Lansing's 1791 Log Cabin Ressurected

Friday, 22 May 2009 ImageAll of a sudden the North Log Cabin has gone from a pile of logs with an uncertain future to a whirlwind of activity.  Lansing Community Council President Ed LaVigne met with Town Councilman Bud Shattuck and McCarthy Building Companies' Pete Peters to talk about progress on getting the 1791 cabin restored.  The North cabin is the oldest log cabin in Tompkins and Cayuga Counties.

"We have money, we have material, we're focussed," LaVigne said.  "We've got June to raise the money, July to put it together, and August to celebrate."

LaVigne has attacked the project from a number of angles since he agreed to take it on last month.  He has worked with a local contractor to work out the details of reassembling the logs and to create the $17,703.86 budget.  He has distributed flyers that have raised $467 in individual donations so far.  One donor has contributed $1,000, and five businesses have agreed to donate $150 each in exchange for a mention in the Log Cabin section of the annual Lansing Harbor Festival program.

A chicken barbecue fundraiser is planned for June 19th, and LaVigne is working on a fundraiser dinner at Lansing United Methodist Church at some time in the near future.  Meanwhile he is approaching businesses and local Lions, Moose, and Elks clubs to help sponsor the project, and says he hopes to be able to raise all of the money before July.

Meanwhile he has already obtained replacement logs for some that have rotted to the point where they need to be replaced.  The matching hemlock logs are already cut and ready to be picked up.  Money could be saved if volunteers can be found to dip the cedar shake shingles that will cover the roof.

Information about the cabin, how to be involved and how to donate is at , along with notice of meetings and other fundraisers, a history of the cabin, and pictures.  Research about the cabin is also being posted on the site, as well as a letter Frank North wrote to the Lansing Star in April.

CabinTimeline3-2009 The letter tells about how North's family has been embedded in American history since before the Revolutionary War.  The family migrated from Lansing, New York to Michigan where they named their community Lansing, after their home here.  "When the fate of the cabin is being decided, please place the cabin and its history in the broader context of the history of our country and the men and women pioneers who first came to the colonies, who fought for our liberty and freedom from Great Britain, who fought time and again to preserve our nation and whose ancestors can point to a simple, 200-year-old structure and tell a proud story of who we are as Americans," North wrote.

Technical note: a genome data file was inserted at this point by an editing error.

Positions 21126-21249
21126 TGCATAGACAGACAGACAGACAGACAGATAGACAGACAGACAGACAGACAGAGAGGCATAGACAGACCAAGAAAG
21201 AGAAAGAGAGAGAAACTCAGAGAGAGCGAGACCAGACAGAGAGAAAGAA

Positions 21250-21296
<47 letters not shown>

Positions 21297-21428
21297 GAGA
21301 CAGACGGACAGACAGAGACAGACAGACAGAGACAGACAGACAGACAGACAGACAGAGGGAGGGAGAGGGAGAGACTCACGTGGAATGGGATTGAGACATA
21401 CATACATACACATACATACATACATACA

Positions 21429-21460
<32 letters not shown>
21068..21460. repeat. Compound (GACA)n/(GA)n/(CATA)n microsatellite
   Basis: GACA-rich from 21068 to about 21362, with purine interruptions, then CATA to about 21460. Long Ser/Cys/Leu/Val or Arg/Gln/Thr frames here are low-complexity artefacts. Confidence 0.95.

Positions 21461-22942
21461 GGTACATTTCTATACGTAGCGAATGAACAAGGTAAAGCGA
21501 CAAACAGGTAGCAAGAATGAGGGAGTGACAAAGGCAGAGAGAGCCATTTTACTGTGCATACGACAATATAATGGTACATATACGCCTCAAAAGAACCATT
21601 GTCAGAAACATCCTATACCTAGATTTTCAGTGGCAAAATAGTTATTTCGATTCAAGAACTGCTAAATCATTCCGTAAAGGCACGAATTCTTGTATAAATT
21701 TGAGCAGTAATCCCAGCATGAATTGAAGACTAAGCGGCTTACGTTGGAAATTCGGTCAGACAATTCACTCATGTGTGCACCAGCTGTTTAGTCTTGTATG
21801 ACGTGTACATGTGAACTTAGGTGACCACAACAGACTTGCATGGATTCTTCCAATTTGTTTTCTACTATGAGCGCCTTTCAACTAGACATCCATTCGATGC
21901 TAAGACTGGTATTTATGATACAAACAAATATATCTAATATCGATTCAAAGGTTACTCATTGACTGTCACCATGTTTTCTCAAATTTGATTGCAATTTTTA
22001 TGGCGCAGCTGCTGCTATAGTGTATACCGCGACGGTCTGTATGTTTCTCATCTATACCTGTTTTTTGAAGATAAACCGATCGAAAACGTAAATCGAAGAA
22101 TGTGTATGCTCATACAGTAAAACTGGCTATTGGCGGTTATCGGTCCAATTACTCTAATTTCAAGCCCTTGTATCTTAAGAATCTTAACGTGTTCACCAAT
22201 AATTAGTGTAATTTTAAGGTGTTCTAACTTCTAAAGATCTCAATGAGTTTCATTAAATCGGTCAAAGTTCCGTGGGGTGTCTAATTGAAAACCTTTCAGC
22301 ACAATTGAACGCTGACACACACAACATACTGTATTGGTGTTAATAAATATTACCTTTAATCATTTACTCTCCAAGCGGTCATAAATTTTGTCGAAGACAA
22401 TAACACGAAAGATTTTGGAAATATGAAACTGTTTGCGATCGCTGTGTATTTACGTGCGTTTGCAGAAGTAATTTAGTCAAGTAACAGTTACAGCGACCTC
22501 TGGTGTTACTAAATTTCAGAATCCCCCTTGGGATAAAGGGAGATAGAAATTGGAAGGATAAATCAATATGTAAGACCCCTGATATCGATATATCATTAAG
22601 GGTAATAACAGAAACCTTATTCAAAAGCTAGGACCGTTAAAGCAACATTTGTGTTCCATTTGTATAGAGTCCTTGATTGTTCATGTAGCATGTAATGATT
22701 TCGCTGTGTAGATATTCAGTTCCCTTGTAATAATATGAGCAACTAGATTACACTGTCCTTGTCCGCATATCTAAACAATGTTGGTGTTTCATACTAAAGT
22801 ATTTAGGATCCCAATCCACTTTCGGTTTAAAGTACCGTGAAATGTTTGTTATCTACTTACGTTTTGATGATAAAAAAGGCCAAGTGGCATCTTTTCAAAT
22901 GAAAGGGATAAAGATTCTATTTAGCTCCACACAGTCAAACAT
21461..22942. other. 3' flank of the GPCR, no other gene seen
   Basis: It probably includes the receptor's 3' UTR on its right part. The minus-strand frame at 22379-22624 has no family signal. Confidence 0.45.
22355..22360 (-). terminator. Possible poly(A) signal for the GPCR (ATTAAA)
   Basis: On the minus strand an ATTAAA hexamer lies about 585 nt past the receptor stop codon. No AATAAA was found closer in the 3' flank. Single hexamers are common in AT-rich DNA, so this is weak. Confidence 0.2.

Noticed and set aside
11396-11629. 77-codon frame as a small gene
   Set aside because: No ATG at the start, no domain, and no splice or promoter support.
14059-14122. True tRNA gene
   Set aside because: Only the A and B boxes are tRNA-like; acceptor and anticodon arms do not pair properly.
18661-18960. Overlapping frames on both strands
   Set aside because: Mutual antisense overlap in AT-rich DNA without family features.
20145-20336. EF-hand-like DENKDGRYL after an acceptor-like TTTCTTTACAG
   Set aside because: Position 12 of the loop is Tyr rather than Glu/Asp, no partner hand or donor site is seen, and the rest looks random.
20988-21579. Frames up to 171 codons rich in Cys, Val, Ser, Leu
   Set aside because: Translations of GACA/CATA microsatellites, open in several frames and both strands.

The full text of the letter will be placed on the back of the fundraising flyer that is printed to try to raise more interest in the project.  "I think that's the kind of thing that changes peoples' attitudes about it," Shattuck says.  "Sometimes it's just another project you're raising money for and they don't really understand.  But when they see a personal part of the history -- this isn't just us talking about history, but it's a person who is related to the Norths who has that sustained history and has that passion even from afar."

The one unknown is the site the cabin will be reassembled on.  Town officials favor a site at the entrance to Salt Point near a parking lot that would provide ready access.  The Town of Lansing has a 25 year lease to manage Salt Point for the New york State Department of Environmental Conservation (DEC), but DEC officials have denied the Town permission to put the cabin there.  While Town officials pursue the matter higher up in the DEC hierarchy, Lansing Park Superintendent Steve Colt says that finding an alternative site in Myers Park will not be a problem, and deciding on a site will not hold up the project.

If LaVigne can raise the money in June, he plans to complete the construction in July leaving plenty of time to finish it before Lansing Harbor Festival on July 15.  He says there will be more opportunities for fund raising, and for volunteers to help restore the interior, provide signage, plantings, raising money for furniture, and signage.  While nothing has been finalized he envisions hay rides from a central point at the festival to the cabin, to raise awareness and funds, and to celebrate this unique, tangible piece of Lansing history.